Collection Dates: 1900 -- 1990
6 linear ft.
This document describes a collection of materials held
Special Collections Department
University of Iowa Libraries
Iowa City, Iowa 52242-1420
Posted to Internet: May 2003
Acquisition Note: These records were the gift of Fritz James in November 2002.
and Restrictions: This collection is open
This collection is open for research.
Digital Surrogates: Except where indicated, this document describes but does not reproduce the actual text, images and objects which make up this collection. Materials are available only in the Special Collections Department.
Agency Note by Fritz James
Ernst Hertzberg was born in Gramzow, Germany in 1853. On a hill outside Gramzow were the ruins of a monastery several hundred years old. Ernst played among the ruins and developed an interest in the old monastery. He asked enough questions to know that the monks who lived there were devoted to scribing and binding of church history. Excellent examples of their work existed in church archives in Gramzow. Ernst became interested in the structure and beauty of the book and the art of lettering and page illumination.
In Germany, students learned a trade at an early age. Ernst connected with a local bookbinder and for seven years was an apprentice book finisher. He probably started at the age of eight years. By the age of thirteen, Ernst was an accomplished book designer and finisher. Being around books and paper for most of his life he learned to appreciate fine printing, engraving, handmade paper, and books. It was obvious that he also had a love for the content and history that a book contained.
At age thirteen Ernst made a decision to leave Germany and move to Chicago, Illinois. He came to Chicago on his own and started a new life. His first job was working as a helper in a lumber yard. It wasn't long before he used his apprenticeship talents to get a job at Ringer Bookbindery as a finisher. He progressed rapidly with his talent for designing and finishing fine bindings. In the next four or five years Ernst met Charlotte, married and started a family of his own. He also became a partner in the Ringer Bindery, and it became known as the Ringer & Hertzberg Bindery.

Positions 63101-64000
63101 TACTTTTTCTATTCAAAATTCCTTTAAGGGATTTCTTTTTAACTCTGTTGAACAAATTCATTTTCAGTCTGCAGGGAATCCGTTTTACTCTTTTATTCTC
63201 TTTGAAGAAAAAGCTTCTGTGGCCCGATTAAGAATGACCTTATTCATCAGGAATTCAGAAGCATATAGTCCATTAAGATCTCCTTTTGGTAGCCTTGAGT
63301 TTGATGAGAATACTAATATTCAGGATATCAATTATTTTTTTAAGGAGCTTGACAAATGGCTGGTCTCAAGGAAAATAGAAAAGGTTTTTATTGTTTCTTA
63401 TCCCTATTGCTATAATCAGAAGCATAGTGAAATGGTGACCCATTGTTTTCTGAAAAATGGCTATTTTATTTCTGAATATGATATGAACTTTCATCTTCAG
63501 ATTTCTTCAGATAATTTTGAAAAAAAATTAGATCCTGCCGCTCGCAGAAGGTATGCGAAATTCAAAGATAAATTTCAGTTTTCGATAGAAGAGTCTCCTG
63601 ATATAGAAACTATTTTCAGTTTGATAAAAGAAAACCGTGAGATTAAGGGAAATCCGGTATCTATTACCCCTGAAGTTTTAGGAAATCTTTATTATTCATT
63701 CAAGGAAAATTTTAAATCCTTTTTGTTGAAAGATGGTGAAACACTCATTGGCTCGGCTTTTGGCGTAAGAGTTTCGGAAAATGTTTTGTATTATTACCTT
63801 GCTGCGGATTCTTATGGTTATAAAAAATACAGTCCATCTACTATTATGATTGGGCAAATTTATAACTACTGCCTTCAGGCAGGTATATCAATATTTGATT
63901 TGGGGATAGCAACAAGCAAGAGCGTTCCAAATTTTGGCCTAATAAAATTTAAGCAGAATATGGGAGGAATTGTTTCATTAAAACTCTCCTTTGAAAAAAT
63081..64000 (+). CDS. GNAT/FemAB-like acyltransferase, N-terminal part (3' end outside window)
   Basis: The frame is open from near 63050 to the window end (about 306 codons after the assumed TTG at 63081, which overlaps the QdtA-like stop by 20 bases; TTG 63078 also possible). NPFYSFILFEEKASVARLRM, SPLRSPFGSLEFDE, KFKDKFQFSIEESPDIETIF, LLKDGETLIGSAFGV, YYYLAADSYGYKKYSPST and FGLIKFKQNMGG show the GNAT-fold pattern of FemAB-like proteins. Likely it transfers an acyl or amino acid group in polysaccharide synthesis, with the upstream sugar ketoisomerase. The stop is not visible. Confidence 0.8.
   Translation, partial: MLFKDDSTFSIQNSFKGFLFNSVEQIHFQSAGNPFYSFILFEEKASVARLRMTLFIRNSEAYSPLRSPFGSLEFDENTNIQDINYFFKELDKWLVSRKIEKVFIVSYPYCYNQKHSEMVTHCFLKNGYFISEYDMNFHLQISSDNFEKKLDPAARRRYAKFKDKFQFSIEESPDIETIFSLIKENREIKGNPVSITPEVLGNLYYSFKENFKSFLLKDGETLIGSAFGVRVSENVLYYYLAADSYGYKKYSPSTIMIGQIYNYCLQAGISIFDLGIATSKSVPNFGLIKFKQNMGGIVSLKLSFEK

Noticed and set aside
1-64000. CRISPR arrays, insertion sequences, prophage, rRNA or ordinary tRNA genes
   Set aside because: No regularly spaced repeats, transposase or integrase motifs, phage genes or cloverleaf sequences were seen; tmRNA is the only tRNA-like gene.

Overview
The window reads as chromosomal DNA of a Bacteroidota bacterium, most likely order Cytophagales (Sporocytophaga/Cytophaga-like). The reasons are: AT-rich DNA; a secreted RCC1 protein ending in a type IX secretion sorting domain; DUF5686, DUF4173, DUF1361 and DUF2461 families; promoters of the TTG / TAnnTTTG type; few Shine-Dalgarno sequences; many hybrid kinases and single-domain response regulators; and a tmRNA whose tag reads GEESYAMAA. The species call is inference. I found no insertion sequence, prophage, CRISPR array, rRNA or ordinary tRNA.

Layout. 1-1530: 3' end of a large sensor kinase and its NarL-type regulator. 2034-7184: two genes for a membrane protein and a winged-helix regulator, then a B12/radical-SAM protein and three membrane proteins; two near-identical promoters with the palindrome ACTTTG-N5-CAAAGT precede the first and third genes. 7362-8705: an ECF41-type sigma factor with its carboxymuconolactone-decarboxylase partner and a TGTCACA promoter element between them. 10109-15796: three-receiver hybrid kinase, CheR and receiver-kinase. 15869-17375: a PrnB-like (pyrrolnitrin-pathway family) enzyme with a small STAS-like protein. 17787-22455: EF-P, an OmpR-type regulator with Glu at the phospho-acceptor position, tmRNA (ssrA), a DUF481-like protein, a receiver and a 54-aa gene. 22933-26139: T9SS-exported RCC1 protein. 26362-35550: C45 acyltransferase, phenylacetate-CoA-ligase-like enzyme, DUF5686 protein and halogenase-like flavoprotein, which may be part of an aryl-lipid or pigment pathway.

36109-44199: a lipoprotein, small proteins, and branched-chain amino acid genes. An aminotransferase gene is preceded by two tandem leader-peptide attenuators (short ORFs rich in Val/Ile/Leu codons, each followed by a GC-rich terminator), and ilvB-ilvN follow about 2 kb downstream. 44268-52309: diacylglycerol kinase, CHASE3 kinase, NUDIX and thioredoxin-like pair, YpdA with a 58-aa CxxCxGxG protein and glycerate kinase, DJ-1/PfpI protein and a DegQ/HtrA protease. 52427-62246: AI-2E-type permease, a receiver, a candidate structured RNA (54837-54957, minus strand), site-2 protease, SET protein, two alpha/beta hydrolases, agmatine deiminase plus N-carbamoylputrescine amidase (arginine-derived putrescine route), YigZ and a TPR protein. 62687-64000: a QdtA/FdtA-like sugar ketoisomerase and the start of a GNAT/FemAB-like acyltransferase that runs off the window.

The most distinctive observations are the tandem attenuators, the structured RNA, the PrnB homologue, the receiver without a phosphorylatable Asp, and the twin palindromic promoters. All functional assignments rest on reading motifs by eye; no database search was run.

Ernst and Charlotte had five sons and two daughters. As the years went on, all of their sons and daughters worked at the bookbinding trade. Under their father's teaching, most learned the skills and craftsmanship of the bookbinding art.
As Ernst built his business and his family, his interest in history and bookbinding began to take shape. He had a vision to create a bookbinding masterpiece by binding William Milligan Sloane's Life of Napoleon Bonaparte (New York: The Century Co., 1896) and adding original letters, portraits, engravings and photographs to the text. [See also Albert Perdue, "Hertzberg's Napoleonana"].
Ernst set up an area in his home to collect this Napoleonic memorabilia. He researched all of the dealers in the U.S. and Europe. At times he would purchase a book and only remove one page, a map or engraving. He would carefully place these pieces in the History of Napoleon Bonaparte. As he added each piece, he carefully inlaid it into hand-made high-quality paper and placed it within the text.
The collection of maps and engravings formed a complete illustrated literary history. They also form a complete history of the art of illustration from the time of Napoleon to 1904 when the volumes were finished. Included were hand colored coats-of-arms, steel engravings, woodcuts, lithographs, and photographs of revolutionary history.
Ernst had connections with collections and galleries all over Europe. Some portraits came from collections of the Empress Eugenia and others from a Gallery in Versailles. Some of the photographs were by Cowl -- those of Josephine and Napoleon.
As Ernst collected these pages he heard of the opportunity to exhibit his bindings and his set of books at the St. Louis World's Fair in 1904.
The set of Napoleonic books was his and not that of the bindery or Mr. Ringer. Ernst and his family designed and finished all ten volumes over a period of years. The volumes were finished in time to be exhibited in St. Louis. He asked a friend what value to place on the volumes and was told $10,000.
It was a proud moment for Ernst and his son, Ernie, who at fourteen years of age accompanied his father to the World's Fair. The books were the center of attention and won a gold medal for the finest example of bookbinding craftsmanship of the time. Many prominent European binders also exhibited and Ernst was pleased to have produced work of such high quality.
The books didn't sell at the fair but a few years later were purchased by Martha Wright Ranney of Iowa City, Iowa. Mrs. Ranney added the 10 volumes to an extensive rare book collection that she was building in memory of her husband, Dr. Mark Ranney, who had died in 1882. Mrs. Ranney worked with many bookbinders over a period of 15 or 20 years to build an important collection. She died in 1907 and left the collection to the University of Iowa.